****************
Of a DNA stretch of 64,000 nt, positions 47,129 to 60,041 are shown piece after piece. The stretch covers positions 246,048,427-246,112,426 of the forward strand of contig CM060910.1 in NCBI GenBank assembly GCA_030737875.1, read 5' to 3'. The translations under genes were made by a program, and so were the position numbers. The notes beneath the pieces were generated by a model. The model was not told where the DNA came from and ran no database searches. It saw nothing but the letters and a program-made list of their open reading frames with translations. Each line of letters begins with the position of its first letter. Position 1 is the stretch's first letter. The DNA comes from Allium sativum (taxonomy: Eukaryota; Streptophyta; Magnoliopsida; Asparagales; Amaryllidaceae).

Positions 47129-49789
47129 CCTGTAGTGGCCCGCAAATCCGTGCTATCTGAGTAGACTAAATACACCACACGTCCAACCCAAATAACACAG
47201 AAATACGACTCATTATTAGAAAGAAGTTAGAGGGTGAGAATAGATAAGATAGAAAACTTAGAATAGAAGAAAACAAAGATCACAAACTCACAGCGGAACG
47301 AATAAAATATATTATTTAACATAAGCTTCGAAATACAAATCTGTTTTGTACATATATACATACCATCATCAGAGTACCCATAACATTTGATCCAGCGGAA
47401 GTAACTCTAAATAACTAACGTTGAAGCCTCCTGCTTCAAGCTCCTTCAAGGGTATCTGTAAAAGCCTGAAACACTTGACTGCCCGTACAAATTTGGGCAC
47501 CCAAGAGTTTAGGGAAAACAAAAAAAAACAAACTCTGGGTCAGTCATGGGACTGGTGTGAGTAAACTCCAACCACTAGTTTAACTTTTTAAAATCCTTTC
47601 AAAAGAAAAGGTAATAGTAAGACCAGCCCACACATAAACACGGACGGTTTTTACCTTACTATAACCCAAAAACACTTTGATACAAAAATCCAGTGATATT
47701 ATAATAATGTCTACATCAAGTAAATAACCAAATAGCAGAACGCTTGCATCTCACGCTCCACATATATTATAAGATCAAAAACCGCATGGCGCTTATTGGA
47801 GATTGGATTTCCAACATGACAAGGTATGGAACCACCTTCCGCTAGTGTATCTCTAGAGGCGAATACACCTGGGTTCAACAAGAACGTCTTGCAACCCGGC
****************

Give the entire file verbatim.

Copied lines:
Of a DNA stretch of 64,000 nt, positions 47,129 to 60,041 are shown piece after piece. The stretch covers positions 246,048,427-246,112,426 of the forward strand of contig CM060910.1 in NCBI GenBank assembly GCA_030737875.1, read 5' to 3'. The translations under genes were made by a program, and so were the position numbers. The notes beneath the pieces were generated by a model. The model was not told where the DNA came from and ran no database searches. It saw nothing but the letters and a program-made list of their open reading frames with translations. Each line of letters begins with the position of its first letter. Position 1 is the stretch's first letter. The DNA comes from Allium sativum (taxonomy: Eukaryota; Streptophyta; Magnoliopsida; Asparagales; Amaryllidaceae).

Positions 47129-49789
47129 CCTGTAGTGGCCCGCAAATCCGTGCTATCTGAGTAGACTAAATACACCACACGTCCAACCCAAATAACACAG
47201 AAATACGACTCATTATTAGAAAGAAGTTAGAGGGTGAGAATAGATAAGATAGAAAACTTAGAATAGAAGAAAACAAAGATCACAAACTCACAGCGGAACG
47301 AATAAAATATATTATTTAACATAAGCTTCGAAATACAAATCTGTTTTGTACATATATACATACCATCATCAGAGTACCCATAACATTTGATCCAGCGGAA
47401 GTAACTCTAAATAACTAACGTTGAAGCCTCCTGCTTCAAGCTCCTTCAAGGGTATCTGTAAAAGCCTGAAACACTTGACTGCCCGTACAAATTTGGGCAC
47501 CCAAGAGTTTAGGGAAAACAAAAAAAAACAAACTCTGGGTCAGTCATGGGACTGGTGTGAGTAAACTCCAACCACTAGTTTAACTTTTTAAAATCCTTTC
47601 AAAAGAAAAGGTAATAGTAAGACCAGCCCACACATAAACACGGACGGTTTTTACCTTACTATAACCCAAAAACACTTTGATACAAAAATCCAGTGATATT
47701 ATAATAATGTCTACATCAAGTAAATAACCAAATAGCAGAACGCTTGCATCTCACGCTCCACATATATTATAAGATCAAAAACCGCATGGCGCTTATTGGA
47801 GATTGGATTTCCAACATGACAAGGTATGGAACCACCTTCCGCTAGTGTATCTCTAGAGGCGAATACACCTGGGTTCAACAAGAACGTCTTGCAACCCGGC